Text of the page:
Bitcoin Group has generated significant buzz ahead of its ASX listing. Photo: Bloomberg
ASX hopeful Bitcoin Group has delayed its listing after running into trouble with the corporate watchdog over claims Prime Minister Malcolm Turnbull is a shareholder and “misstatements” about the company’s profitability.
Bitcoin, which counts former St Kilda president and former NewSat director Andrew Plympton as its chairman, has also admitted making statements to the press in September about its revenue that had “no reasonable basis”.
The company’s four-page supplementary prospectus also outlines how the company plans to deal with the money it raised from investors through an entity established in the Cayman Islands through Bnk to the Future Limited in a crowd-funding program. Bitcoin also gives notice that it has a related-party investor in the IPO – the father of the company’s chief executive Sam Lee.
Mr Lee said the company had hired talented lawyers to help it steer through the IPO process.
“Being pioneers in a new industry, we greatly appreciate the continued dialog ASIC has extended to us so that we can address their concerns,” Mr Lee said.
Bitcoin Group’s admissions have led to the company postponing its planned listing date to December 11 to allow would-be investors to digest the news.
Bitcoin Group, which is seeking to raise $20 million through its IPO, uses complex mathematical equations to verify transactions between bitcoin traders.
The digital-currency company, or bitcoin miner, has generated significant buzz ahead of its listing, which has endured several setbacks, including two stop orders issued by the Australian Securities and Investment Commission, since first applying for a listing in June this year.
Bitcoin Group garnered much press when the company was cited by Mr Turnbull at the launch of share-purchasing app On-Mark Bookbuild during a demonstration by the Prime Minister on how to purchase shares through the app.
The same day as the launch, October 7, Bitcoin Group published an article on Wechat – a popular messaging service in China – that implied Mr Turnbull had bid for shares in the Bitcoin IPO, according to the company’s supplementary prospectus.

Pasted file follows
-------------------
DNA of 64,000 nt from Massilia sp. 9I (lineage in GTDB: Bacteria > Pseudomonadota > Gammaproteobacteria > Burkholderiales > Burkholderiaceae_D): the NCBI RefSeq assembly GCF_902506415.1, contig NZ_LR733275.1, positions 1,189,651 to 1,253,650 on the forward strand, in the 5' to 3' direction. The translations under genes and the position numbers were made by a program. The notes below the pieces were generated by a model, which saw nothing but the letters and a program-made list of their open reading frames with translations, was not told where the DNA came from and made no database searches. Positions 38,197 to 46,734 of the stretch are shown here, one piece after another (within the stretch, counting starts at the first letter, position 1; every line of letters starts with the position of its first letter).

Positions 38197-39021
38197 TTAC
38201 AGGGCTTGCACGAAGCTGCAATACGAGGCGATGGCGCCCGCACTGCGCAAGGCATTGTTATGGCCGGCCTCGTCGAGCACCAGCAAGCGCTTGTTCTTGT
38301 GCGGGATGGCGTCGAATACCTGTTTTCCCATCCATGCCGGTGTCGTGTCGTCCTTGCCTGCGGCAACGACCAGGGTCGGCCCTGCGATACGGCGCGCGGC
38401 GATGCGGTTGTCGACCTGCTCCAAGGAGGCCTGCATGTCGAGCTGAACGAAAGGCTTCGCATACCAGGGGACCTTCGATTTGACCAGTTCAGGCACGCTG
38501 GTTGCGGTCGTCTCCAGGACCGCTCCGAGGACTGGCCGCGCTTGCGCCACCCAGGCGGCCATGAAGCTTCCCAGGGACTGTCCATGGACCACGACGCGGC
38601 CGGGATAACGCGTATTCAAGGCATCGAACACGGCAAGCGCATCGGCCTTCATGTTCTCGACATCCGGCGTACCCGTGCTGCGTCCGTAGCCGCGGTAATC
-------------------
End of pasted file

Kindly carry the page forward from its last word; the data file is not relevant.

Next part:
“Bitcoin retracts any suggestion that Mr Turnbull personally invested in the Bitcoin Group IPO.”
The company has also admitted another article published on Wechat included “misstatements” about the company’s profitability that were “potentially misleading and based on calculations contained in a draft prospectus not lodged with ASIC or available to the public”.
The article also “provided profit calculations and operating-cost estimates which did not reflect the profit and costs details contained in the replacement prospectus”, and made statements about “auditing costs” despite Bitcoin’s accounts being not audited.
Mr Lee said the profit had been overstated by $30,000 and the company had sought to clarify that Mr Turnbull was not an investor in the float “to ensure Chinese journalists accurately interpretted the On-Mark Bookbuild launch event”.
The company has also corrected statements made to Fairfax Media in September about the company’s upcoming float that specifically referred to Bitcoin’s projected revenue forecasts, which were based upon a range of Bitcoin values recorded between June 2015 and June 2016.
This was despite the forecasts not being included in Bitcoin’s replacement prospectus, the company admitted.
“The projected revenue forecasts in the SMH article had no reasonable basis to be made,” it said.
Bitcoin has also pledged to ensure any purchasers of the company’s shares through its Cayman Islands portion of the offer are not Australian residents, and that no single investor through its Caribbean bookbuild holds no more than 4.9 per cent of Bitcoin’s shares as stipulated in the Corporations Act.